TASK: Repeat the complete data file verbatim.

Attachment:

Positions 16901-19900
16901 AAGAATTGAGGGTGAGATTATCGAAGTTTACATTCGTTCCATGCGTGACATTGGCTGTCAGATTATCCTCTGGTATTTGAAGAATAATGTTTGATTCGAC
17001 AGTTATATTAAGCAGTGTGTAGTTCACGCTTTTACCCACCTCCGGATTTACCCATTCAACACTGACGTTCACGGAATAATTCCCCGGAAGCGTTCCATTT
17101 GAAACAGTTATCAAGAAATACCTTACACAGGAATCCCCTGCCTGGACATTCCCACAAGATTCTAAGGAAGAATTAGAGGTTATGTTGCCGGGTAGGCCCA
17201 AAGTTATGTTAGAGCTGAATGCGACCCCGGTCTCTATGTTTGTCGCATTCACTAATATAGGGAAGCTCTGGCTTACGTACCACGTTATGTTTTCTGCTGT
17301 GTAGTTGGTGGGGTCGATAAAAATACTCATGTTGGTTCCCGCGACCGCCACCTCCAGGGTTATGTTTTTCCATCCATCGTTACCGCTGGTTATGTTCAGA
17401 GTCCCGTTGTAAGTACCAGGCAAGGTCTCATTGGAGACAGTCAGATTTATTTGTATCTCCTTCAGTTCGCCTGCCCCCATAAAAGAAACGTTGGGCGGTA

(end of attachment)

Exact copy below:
Positions 16901-19900
16901 AAGAATTGAGGGTGAGATTATCGAAGTTTACATTCGTTCCATGCGTGACATTGGCTGTCAGATTATCCTCTGGTATTTGAAGAATAATGTTTGATTCGAC
17001 AGTTATATTAAGCAGTGTGTAGTTCACGCTTTTACCCACCTCCGGATTTACCCATTCAACACTGACGTTCACGGAATAATTCCCCGGAAGCGTTCCATTT
17101 GAAACAGTTATCAAGAAATACCTTACACAGGAATCCCCTGCCTGGACATTCCCACAAGATTCTAAGGAAGAATTAGAGGTTATGTTGCCGGGTAGGCCCA
17201 AAGTTATGTTAGAGCTGAATGCGACCCCGGTCTCTATGTTTGTCGCATTCACTAATATAGGGAAGCTCTGGCTTACGTACCACGTTATGTTTTCTGCTGT
17301 GTAGTTGGTGGGGTCGATAAAAATACTCATGTTGGTTCCCGCGACCGCCACCTCCAGGGTTATGTTTTTCCATCCATCGTTACCGCTGGTTATGTTCAGA
17401 GTCCCGTTGTAAGTACCAGGCAAGGTCTCATTGGAGACAGTCAGATTTATTTGTATCTCCTTCAGTTCGCCTGCCCCCATAAAAGAAACGTTGGGCGGTA